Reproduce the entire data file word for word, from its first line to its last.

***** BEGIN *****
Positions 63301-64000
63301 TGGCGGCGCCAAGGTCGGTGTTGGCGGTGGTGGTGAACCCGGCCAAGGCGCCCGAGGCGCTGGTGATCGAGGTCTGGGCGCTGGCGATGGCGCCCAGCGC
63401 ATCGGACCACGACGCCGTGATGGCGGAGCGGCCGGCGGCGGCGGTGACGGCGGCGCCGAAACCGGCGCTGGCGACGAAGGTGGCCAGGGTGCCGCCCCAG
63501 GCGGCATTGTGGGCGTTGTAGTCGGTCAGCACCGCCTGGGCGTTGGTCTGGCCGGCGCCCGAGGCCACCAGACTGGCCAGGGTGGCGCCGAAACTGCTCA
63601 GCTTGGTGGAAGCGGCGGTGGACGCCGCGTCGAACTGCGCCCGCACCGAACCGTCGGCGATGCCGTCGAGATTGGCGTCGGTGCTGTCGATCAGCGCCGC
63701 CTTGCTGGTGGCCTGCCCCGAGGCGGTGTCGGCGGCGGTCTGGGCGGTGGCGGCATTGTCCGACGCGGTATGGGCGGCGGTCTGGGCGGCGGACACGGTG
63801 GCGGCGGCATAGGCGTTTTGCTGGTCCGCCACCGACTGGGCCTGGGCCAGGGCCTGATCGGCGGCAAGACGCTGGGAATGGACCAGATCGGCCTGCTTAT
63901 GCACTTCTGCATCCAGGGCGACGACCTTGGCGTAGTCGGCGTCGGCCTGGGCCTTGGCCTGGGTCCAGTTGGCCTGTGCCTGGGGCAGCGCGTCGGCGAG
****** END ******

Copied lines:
Positions 63301-64000
63301 TGGCGGCGCCAAGGTCGGTGTTGGCGGTGGTGGTGAACCCGGCCAAGGCGCCCGAGGCGCTGGTGATCGAGGTCTGGGCGCTGGCGATGGCGCCCAGCGC
63401 ATCGGACCACGACGCCGTGATGGCGGAGCGGCCGGCGGCGGCGGTGACGGCGGCGCCGAAACCGGCGCTGGCGACGAAGGTGGCCAGGGTGCCGCCCCAG
63501 GCGGCATTGTGGGCGTTGTAGTCGGTCAGCACCGCCTGGGCGTTGGTCTGGCCGGCGCCCGAGGCCACCAGACTGGCCAGGGTGGCGCCGAAACTGCTCA
63601 GCTTGGTGGAAGCGGCGGTGGACGCCGCGTCGAACTGCGCCCGCACCGAACCGTCGGCGATGCCGTCGAGATTGGCGTCGGTGCTGTCGATCAGCGCCGC
63701 CTTGCTGGTGGCCTGCCCCGAGGCGGTGTCGGCGGCGGTCTGGGCGGTGGCGGCATTGTCCGACGCGGTATGGGCGGCGGTCTGGGCGGCGGACACGGTG
63801 GCGGCGGCATAGGCGTTTTGCTGGTCCGCCACCGACTGGGCCTGGGCCAGGGCCTGATCGGCGGCAAGACGCTGGGAATGGACCAGATCGGCCTGCTTAT
63901 GCACTTCTGCATCCAGGGCGACGACCTTGGCGTAGTCGGCGTCGGCCTGGGCCTTGGCCTGGGTCCAGTTGGCCTGTGCCTGGGGCAGCGCGTCGGCGAG